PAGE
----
Friday, January 30, 2009

Maritime Park, part 2

A continuation of the discussion of the maritime park....

Not that many people will go to baseball games. Why build the field?

I have heard many variations to this question. It is the sticking point of the project for most people.

The more variety of things, the greater the variety of people who are drawn to the maritime park, the more successful it will be.

I've heard "multi-use" batted around, and many have suggested that the park will only in the end be used for baseball. What is interesting, though, is that parks that are owned or operated by the team tend to be less used than those owned by the city. The city has many reasons to keep the park occupied, while baseball teams are more reluctant to let folks mess up their field. Other cities, like Round Rock, TX; Reading, PA; Frisco, TX; and Lansing, MI, have a great range of activities at their fields. Baseball clinics for the YMCA, exhibition games, charity events, birthday parties, boy scout camp outs, movies, and concerts.

Each of these events draws a different group of people, on nights that the baseball team isn't playing, to provide activity in the area, patrons for the restaurants, customers for the store. When you combine these activities with the maritime museum and other events that might be hosted in the park, you end up with a vibrant location.

I remember that during the planning stages of the park there was talk about a retractable outfield wall. I had known that something had changed and thought it was gone. However, the idea is alive and well, with a plan that the outfield wall will be a series of openable gates. When there isn't an event, the field will be open to the public. Some multiuse parks have playgrounds (even a swimming pool and rockwall) along the edges, and, while I don't yet know what similar amenities this park might have, these would be accessible when the field is open.

By locating the park downtown, there is a sacrifice of convenience--no easy highway access. However, you get the return on the proximity of other venues and decreased need for additional parking. I am most familiar with Fenway Park in Boston, which is right in the heart of town. The parking garages that handle the crowds double as parking for the nearby office buildings, which otherwise are empty at game times. When you go to the game, though there is something nice about stadium food, you had the option of a whole host of restaurants. When people come to a game in downtown Pensacola, the experience will be beyond the game--they might stroll afterward along the waterfront, perhaps stop at the museum beforehand, go out of dinner, or otherwise enjoy downtown Pensacola.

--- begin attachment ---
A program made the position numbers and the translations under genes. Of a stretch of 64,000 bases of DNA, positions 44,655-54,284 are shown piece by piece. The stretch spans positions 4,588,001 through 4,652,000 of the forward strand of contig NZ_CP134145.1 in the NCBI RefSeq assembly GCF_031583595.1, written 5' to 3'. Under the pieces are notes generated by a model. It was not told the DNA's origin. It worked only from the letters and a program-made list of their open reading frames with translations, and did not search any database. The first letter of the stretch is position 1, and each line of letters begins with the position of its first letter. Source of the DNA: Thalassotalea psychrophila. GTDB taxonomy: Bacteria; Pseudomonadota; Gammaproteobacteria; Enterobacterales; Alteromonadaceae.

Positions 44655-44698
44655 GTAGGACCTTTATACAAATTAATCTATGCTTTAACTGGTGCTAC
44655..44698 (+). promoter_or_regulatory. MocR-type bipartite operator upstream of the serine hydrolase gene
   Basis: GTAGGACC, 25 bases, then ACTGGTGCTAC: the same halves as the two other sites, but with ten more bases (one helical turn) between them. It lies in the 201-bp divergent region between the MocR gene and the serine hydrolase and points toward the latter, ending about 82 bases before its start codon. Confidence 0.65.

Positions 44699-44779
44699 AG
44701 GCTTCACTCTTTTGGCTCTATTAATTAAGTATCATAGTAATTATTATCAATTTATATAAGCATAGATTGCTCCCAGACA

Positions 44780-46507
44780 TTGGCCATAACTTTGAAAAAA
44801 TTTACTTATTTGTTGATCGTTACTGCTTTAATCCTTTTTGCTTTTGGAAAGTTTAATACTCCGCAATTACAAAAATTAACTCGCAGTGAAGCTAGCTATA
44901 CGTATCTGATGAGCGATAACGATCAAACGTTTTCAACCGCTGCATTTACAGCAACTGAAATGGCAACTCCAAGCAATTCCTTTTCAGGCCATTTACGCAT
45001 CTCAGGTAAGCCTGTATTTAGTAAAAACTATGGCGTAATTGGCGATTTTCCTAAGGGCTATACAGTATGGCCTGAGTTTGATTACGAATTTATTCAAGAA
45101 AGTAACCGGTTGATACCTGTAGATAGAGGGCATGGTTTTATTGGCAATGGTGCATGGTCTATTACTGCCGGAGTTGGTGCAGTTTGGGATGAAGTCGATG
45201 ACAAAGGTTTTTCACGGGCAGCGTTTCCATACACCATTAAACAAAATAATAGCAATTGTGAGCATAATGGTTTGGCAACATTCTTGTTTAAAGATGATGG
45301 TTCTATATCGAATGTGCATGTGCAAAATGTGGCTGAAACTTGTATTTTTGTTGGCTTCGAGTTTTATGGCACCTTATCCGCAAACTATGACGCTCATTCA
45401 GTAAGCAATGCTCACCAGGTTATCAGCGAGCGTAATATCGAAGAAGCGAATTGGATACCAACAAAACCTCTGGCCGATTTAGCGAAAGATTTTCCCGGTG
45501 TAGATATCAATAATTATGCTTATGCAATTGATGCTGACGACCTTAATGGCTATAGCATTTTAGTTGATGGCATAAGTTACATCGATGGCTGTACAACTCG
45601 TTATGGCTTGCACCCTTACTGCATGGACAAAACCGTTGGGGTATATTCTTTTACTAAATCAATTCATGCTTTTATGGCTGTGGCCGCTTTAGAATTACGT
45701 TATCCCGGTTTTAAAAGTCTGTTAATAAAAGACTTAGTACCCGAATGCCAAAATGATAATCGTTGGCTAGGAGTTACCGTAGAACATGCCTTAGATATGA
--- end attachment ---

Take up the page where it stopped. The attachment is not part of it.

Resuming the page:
But what if none of these events interest you? You will still benefit. By providing a steady stream of people, the stadium will encourage restaurants and retail to locate there. We are blessed in Pensacola with many beautiful venues where we can look out over the water. The maritime park is no exception. By having the events, we will generate foot traffic, which will increase the safety of the park, making it one of the best places to enjoy the beautiful environment here.

Even those who don't expect to go to many games may just indulge every once in a while. Tickets to Pelicans' games are currently $9. There is just something wholesome about a ballgame. Perhaps you'll take family when they come to town for a visit to the museum, dinner, a game, and a walk along our incomparable waterfront.

I look forward to sharing with you further details about the new agreement that is being hashed out for bringing this great park to fruition. Please share with me any other questions you have about the park.